In 2012 Dr. Ralph Gonsalves, chairman of the group of principal shareholders in LIAT – the governments of Antigua and Barbuda, Barbados and St. Vincent and the Grenadines – announced that he was confident Dominica and Saint Lucia would buy into the airline’s redevelopment plan. Gonsalves had reportedly made a special appeal to his Saint Lucian comrade, Prime Minister Kenny Anthony, to fast track a decision to increase the island’s investment in LIAT. The government of Saint Lucia is a minority shareholder in LIAT to the tune of EC$6 million.
Prior to Gonsalves jostling, Anthony had met with LIAT’s Board of Directors, Chairman Jean Holder and then CEO Captain Ian Brunton. At the time, Anthony was “circumspect about investment in the financially strapped airline.” He also expressed concern that the new aircraft LIAT was proposing to purchase as part of its fleet expansion was “a tall order for the carrier, which has accumulated millions of dollars in debt.”
However, the prime minister went on to explain that Saint Lucia should be more responsive to the plight of LIAT given that the island provides minimum guarantees for aircraft from other countries bringing tourists into the island. “It seems unfair that we are subsidising other aircraft and we do not extend assistance to LIAT,” Anthony said at the time.
But as the airline sought a response from Saint Lucia in November of 2012, Anthony revealed that he was in no position to tell LIAT whether the Saint Lucian government would accede to their request for help. The government and a team of technocrats were expected to review LIAT’s proposals with a view to offering a report at a later date.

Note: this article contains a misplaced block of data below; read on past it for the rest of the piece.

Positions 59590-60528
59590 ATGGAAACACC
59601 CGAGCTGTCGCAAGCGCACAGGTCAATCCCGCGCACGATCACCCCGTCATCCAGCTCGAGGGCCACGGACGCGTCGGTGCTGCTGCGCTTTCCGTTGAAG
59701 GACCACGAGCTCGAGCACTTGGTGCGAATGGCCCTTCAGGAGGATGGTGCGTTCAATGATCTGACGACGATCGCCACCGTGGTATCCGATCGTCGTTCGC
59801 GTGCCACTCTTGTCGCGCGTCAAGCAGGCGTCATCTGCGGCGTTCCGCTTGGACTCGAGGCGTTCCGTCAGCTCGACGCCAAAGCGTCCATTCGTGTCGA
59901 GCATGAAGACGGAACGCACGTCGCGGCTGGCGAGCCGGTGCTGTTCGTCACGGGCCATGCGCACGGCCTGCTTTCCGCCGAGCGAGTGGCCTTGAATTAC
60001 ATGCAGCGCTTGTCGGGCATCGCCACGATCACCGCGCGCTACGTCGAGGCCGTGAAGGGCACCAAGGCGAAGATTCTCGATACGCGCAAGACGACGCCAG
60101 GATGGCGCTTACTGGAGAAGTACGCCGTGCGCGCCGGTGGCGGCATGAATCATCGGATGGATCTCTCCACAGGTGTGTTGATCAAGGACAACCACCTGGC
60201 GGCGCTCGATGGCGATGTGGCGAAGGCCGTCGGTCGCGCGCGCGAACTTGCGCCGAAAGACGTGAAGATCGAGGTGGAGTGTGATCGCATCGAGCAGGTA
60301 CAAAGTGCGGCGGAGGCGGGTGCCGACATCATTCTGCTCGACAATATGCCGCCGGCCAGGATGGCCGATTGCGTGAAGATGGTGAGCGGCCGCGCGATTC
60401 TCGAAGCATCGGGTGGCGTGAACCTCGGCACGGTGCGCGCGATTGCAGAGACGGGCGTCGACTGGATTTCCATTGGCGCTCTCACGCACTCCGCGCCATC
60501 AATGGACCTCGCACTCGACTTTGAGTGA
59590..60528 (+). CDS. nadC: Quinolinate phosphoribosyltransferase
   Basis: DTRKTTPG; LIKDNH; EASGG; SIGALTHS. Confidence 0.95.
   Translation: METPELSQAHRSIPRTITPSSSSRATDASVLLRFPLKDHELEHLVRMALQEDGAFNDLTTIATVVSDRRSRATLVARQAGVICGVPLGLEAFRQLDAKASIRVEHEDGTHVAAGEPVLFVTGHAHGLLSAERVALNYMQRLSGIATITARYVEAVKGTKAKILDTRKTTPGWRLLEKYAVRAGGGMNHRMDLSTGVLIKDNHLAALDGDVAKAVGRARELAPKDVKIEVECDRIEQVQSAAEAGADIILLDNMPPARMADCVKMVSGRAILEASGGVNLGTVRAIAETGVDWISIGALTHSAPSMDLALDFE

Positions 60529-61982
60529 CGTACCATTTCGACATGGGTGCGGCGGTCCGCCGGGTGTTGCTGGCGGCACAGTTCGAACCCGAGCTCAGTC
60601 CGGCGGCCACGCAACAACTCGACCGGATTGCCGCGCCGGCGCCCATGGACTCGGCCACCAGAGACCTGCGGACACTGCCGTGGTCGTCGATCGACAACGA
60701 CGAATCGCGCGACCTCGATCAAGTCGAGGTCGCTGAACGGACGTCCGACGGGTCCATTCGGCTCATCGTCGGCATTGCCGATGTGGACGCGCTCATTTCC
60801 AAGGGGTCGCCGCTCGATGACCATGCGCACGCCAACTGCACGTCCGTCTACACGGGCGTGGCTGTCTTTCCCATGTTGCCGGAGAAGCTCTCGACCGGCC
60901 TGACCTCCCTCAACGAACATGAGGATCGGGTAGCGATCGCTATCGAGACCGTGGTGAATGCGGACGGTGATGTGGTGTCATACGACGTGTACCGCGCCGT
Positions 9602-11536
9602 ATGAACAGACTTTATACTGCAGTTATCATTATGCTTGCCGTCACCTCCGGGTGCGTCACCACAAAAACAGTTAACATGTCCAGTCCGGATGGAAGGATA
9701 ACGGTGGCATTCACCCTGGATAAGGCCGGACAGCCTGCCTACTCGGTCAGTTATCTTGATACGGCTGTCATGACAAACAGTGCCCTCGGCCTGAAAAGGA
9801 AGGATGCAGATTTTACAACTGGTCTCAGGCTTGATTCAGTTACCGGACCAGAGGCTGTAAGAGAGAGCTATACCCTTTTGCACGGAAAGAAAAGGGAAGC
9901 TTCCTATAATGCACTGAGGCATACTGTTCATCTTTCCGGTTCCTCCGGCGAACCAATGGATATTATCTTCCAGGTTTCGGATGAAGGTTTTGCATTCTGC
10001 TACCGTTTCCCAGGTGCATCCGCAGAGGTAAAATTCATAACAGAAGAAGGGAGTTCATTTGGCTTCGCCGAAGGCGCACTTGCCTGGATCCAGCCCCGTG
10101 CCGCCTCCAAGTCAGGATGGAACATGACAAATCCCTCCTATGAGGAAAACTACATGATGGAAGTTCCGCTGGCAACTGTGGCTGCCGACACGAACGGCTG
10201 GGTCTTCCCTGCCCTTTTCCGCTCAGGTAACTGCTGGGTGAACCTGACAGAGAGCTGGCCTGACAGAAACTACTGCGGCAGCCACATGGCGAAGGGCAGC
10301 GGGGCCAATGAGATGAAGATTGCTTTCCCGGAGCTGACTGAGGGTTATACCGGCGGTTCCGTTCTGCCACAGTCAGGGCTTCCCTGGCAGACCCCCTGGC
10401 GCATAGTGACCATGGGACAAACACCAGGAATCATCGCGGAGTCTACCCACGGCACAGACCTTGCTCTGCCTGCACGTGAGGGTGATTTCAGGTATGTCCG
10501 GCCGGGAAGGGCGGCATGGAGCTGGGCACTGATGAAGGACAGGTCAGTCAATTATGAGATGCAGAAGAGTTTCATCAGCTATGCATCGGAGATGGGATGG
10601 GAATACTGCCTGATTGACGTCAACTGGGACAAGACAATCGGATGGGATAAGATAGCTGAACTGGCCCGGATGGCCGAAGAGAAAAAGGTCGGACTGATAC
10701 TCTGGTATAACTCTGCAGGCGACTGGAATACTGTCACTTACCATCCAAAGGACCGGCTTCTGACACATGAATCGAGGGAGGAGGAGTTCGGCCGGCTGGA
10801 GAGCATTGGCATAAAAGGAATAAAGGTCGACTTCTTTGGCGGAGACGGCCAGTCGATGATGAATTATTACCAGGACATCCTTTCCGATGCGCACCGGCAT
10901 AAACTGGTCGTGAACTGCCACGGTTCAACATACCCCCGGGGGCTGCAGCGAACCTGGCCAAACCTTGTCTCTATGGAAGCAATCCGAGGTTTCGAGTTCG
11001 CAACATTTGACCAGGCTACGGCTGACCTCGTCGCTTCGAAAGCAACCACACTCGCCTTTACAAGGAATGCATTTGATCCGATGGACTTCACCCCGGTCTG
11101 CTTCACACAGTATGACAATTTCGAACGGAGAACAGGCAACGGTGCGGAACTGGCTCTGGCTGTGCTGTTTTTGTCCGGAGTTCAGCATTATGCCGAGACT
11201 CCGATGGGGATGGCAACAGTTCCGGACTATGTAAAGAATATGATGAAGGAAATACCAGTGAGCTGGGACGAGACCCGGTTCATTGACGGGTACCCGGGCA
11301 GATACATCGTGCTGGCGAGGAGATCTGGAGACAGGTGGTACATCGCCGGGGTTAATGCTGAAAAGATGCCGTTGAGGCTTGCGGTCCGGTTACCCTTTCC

So what has happened since then? Well for one thing, none of the “findings” of the government team and its technocrats reviewing LIAT’s proposal has been made public.
What we do know is that LIAT later reduced the number of flights into Saint Lucia, a move some saw as punishment for Dr. Anthony’s delayed promises.
The company also continued to incur massive losses and this past summer suffered a meltdown of flight cancellations, operational problems as well as ongoing agitation by pilots and their union. Eventually, in September, LIAT’s Chief Executive Officer Ian Brunton resigned from the embattled and cash-strapped airline after what he described as a “disastrous summer” for the Antigua-based carrier.
What then has spurred Dr. Anthony to now back one of LIAT’s biggest cheerleaders and declare a loan guarantee for the airline despite all its financial woes? The prime minister on Tuesday told reporters that he has agreed to guarantee a three million EC dollar loan to LIAT.
Without going into what lead to his decision or what sort of restructuring he had recommended to LIAT, Anthony, who is also the island’s finance minister, had this to say: “It’s not just a matter of changing the chief executive officer but dealing decisively with a problem in management that has been inherited over the years.”
He also called for a complete overhaul of the airline’s business model in order to ensure its long-term sustainability and recommended a revision of operations and logistics.
Anthony went on to point out that LIAT should stop operating in a traditional manner believing that the only two bases it can have in the region are Antigua and Barbados. “It has to rethink for example where it is in (the airline’s) best interest to have its maintenance facility,” Anthony said.